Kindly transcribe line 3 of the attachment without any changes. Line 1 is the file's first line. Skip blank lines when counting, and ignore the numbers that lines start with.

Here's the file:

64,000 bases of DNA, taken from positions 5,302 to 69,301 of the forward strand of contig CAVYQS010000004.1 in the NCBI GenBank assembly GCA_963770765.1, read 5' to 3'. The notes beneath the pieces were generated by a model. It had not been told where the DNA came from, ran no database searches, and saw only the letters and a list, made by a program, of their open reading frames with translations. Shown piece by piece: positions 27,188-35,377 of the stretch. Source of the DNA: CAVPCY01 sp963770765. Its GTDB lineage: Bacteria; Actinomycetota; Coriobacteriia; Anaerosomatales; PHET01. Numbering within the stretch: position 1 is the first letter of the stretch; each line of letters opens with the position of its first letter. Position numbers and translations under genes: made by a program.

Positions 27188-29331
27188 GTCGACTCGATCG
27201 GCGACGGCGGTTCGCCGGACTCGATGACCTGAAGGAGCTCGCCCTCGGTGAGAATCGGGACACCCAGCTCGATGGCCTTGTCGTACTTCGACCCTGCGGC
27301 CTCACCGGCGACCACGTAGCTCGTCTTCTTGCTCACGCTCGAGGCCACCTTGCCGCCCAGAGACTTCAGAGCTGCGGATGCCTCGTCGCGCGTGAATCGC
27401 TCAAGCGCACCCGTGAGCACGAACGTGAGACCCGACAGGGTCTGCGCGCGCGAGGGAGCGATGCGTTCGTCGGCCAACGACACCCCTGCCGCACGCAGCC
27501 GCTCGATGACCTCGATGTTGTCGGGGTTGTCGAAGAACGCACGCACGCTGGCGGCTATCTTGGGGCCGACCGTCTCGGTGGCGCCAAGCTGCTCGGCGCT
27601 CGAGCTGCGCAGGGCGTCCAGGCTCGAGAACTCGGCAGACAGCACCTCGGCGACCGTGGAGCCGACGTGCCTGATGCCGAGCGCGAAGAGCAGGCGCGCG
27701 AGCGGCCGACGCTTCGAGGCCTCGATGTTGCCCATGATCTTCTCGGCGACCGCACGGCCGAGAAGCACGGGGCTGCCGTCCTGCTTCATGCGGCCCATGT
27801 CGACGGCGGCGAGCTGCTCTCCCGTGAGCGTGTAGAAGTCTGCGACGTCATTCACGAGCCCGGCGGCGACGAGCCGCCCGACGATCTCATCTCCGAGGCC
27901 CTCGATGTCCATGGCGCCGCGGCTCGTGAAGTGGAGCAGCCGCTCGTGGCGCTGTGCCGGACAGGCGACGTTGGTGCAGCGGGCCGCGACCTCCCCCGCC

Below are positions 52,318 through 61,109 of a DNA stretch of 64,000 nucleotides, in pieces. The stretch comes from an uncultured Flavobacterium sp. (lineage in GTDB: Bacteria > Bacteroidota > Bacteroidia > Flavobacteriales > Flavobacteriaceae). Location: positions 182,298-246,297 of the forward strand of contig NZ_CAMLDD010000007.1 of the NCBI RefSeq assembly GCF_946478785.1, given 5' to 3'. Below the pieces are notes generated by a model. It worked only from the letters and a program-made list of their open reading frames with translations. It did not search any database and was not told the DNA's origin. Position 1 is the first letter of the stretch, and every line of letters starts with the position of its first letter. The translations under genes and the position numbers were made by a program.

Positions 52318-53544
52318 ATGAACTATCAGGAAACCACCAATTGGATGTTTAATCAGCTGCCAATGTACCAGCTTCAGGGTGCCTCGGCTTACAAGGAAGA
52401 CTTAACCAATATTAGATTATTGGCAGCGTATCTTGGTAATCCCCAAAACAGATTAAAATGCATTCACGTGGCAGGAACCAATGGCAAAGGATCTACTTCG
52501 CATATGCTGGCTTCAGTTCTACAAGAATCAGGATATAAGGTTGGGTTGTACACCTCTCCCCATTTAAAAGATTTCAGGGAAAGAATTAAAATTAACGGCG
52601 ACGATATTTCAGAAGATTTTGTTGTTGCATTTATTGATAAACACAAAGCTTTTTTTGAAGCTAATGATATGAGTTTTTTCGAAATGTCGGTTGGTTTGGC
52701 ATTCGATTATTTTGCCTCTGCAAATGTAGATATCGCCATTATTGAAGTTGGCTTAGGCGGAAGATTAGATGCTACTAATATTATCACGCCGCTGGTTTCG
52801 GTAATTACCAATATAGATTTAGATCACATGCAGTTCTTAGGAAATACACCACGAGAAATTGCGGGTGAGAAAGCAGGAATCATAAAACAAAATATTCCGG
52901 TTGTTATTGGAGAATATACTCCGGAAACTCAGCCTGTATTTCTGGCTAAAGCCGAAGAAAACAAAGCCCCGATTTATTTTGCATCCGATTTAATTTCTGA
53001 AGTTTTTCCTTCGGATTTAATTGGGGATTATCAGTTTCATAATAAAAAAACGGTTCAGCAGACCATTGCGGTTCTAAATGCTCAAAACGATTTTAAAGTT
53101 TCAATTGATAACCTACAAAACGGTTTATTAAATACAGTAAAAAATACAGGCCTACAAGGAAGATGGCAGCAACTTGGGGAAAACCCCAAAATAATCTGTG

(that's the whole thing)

27188 GTCGACTCGATCG